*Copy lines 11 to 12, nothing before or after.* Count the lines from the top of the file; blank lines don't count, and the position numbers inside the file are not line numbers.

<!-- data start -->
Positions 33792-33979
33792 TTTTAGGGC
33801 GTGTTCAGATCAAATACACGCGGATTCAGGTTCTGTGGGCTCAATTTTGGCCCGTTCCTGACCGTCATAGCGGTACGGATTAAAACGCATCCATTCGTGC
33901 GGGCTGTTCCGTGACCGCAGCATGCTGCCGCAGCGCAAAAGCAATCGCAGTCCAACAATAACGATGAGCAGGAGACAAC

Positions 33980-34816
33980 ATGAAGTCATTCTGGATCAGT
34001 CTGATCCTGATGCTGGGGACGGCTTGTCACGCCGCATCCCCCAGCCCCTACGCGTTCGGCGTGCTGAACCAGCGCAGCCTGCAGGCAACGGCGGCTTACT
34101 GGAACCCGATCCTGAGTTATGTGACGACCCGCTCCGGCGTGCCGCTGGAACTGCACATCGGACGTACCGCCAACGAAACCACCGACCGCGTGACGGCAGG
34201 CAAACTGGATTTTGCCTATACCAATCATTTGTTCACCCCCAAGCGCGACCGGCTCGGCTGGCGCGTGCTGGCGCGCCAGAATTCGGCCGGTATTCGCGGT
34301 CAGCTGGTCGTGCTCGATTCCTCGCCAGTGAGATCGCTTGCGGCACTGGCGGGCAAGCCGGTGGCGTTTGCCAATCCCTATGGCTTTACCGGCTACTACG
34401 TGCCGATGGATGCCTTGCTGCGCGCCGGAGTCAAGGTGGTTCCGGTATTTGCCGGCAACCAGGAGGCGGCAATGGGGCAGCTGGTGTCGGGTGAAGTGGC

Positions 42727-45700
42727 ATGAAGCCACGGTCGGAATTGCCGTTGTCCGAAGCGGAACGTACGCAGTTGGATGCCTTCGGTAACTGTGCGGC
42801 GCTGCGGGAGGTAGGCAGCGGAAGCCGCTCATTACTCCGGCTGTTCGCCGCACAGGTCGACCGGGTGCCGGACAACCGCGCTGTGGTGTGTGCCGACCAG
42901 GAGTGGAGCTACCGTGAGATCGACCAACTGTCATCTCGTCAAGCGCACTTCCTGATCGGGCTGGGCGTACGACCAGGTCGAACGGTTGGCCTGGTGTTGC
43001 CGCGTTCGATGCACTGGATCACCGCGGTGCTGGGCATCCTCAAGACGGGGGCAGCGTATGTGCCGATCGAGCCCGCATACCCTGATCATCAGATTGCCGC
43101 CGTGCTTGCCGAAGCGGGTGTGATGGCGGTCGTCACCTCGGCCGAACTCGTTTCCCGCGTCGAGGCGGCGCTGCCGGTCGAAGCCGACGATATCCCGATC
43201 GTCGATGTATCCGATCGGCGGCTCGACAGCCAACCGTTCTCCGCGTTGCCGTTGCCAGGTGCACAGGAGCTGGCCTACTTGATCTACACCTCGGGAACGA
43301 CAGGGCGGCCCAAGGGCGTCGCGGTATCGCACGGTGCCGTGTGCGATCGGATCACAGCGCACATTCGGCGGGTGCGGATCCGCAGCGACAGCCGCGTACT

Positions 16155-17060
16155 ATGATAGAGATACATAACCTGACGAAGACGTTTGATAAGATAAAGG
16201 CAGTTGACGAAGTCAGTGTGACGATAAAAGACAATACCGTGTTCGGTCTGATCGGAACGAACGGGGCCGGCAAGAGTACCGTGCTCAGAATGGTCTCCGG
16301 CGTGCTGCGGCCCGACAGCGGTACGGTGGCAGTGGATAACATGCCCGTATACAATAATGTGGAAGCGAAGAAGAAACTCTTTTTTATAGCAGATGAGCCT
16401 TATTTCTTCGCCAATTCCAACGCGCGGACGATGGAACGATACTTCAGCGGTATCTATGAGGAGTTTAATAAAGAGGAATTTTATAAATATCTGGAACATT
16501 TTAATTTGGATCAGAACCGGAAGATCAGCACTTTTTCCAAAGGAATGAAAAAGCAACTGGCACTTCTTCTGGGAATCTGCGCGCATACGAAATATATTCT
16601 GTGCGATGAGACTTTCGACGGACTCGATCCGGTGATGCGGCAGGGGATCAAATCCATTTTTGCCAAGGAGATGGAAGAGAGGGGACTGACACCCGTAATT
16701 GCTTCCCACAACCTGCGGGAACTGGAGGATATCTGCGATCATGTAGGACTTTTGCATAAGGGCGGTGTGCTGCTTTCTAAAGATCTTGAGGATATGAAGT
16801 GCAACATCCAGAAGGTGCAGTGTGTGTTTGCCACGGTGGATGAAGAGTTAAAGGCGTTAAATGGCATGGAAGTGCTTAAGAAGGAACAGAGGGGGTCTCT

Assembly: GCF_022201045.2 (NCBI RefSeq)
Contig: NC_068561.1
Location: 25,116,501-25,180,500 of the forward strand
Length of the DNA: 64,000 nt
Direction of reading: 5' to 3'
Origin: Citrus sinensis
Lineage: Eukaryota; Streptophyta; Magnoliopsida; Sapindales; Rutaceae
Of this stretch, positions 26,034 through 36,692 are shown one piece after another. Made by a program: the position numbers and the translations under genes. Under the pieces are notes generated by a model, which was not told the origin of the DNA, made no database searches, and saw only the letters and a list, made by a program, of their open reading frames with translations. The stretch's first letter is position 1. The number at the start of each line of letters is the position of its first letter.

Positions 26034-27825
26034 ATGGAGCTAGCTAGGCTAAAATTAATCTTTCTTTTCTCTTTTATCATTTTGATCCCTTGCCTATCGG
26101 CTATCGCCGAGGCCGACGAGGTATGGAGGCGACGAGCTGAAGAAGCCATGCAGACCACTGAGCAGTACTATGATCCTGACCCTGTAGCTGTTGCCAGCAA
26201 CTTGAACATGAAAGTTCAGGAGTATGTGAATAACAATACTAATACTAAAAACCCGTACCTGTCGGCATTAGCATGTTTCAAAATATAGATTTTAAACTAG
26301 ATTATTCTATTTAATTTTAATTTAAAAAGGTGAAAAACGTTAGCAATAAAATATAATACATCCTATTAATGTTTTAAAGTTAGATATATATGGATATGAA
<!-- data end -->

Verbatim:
34401 TGCCGATGGATGCCTTGCTGCGCGCCGGAGTCAAGGTGGTTCCGGTATTTGCCGGCAACCAGGAGGCGGCAATGGGGCAGCTGGTGTCGGGTGAAGTGGC

Positions 42727-45700